We quickly got dressed and ran outside with our own cameras to capture the pretty pink sky as it slowly began to brighten.

We were all very fortunate that Mother Nature gave us such a beautiful light show and that no one had stayed in the campsite next to ours. This gave the crew plenty of room for their gear and an unobstructed view of our trailer. We stayed at Lost Dutchman for the next three nights after that, and not only was there never as nice a sunrise again but we had neighbors in that campsite every night!

Sunrise Camping World video shoot RVing is for Everyone-min

The video crew was at our campsite setting up a time lapse video before sunrise.

After bolting some breakfast, we were off to the Superstition Mountain Museum for more filming. The museum docent gave the crew pointers on what the highlights were and where the best photo ops might be as we strolled the grounds to view the artifacts from the historic gold mining days.

Isaac Aaron Media Crew at Superstition Mountain Museum Arizona-min

At Superstition Mountain Museum the video crew got tips on where the best photo ops would be.

Making a video involves a lot of waiting around while the crew sets up and breaks down their video gear, and there’s also a lot of repeated movements as each scene is shot a few times. It is trying for people, but is potentially even more challenging for puppies.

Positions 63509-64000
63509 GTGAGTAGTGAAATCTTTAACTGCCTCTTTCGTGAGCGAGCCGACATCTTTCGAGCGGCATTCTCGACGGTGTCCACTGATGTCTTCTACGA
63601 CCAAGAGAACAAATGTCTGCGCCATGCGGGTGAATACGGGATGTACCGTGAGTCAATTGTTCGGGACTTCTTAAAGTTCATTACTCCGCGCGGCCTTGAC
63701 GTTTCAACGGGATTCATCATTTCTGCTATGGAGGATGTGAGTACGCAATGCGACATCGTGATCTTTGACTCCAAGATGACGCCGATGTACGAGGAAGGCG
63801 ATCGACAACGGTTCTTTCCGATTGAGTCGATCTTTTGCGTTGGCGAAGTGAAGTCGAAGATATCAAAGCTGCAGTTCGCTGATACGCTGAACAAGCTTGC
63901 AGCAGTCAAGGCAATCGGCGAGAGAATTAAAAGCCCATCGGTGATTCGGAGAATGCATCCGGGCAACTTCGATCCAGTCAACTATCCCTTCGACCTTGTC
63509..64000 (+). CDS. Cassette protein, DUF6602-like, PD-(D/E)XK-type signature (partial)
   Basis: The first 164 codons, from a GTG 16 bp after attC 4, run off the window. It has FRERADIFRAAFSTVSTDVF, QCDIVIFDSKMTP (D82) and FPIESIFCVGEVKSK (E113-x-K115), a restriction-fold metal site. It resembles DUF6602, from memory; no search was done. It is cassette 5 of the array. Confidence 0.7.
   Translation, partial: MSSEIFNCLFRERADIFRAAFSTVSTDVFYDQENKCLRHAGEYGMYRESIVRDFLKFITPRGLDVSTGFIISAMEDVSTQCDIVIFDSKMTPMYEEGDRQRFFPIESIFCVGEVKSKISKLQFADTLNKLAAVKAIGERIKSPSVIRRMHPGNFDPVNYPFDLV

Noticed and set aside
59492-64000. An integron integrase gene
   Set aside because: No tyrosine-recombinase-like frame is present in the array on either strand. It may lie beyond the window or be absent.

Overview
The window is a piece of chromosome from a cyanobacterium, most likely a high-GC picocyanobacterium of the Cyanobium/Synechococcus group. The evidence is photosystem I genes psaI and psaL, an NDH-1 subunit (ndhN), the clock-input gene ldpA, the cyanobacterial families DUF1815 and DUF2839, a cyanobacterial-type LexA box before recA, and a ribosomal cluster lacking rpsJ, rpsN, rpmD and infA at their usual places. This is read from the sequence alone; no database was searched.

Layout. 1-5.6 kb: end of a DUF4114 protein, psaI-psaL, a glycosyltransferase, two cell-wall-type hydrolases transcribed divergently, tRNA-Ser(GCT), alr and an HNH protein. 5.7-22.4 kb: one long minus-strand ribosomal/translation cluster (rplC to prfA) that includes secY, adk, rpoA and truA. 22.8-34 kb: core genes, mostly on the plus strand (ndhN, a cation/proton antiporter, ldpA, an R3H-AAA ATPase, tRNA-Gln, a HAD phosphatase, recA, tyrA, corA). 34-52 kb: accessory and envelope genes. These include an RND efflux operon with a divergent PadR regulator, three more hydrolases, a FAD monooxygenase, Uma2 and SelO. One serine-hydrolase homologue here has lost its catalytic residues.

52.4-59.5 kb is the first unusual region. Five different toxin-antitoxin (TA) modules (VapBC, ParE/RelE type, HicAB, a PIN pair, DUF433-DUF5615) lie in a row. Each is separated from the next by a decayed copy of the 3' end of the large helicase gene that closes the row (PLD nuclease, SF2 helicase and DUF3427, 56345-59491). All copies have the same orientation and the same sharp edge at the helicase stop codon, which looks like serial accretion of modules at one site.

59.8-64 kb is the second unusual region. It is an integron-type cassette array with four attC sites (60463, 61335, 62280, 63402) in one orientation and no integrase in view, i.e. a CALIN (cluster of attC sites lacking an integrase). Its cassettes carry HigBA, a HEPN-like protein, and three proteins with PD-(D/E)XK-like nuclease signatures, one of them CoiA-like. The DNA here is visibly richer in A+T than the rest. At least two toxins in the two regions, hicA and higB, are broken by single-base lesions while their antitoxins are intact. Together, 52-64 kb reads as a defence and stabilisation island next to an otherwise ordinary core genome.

Buddy was only four months old and we had had him for only five weeks, but he had been amazing so far. No matter where we asked him to walk or sit, he went along with the flow. Best of all, the guys in the crew loved him, and he quickly became the star of the show.

Puppy becomes an RV movie star-min

Isaac gets a close-up of Buddy.

The Superstition Mountain Museum is a treasure trove of history, and we walked and walked and walked all around the extensive grounds for several hours. Cameras were on us at all times.

As we’d gaze at something or pass through a doorway, we’d suddenly be asked, “Could you do that again?” Some scenes were set up more deliberately, and we had to wait for those classic commands: “Rolling… Action!” The first few times we started on “Rolling!” rather than “Action!” Such rookies!!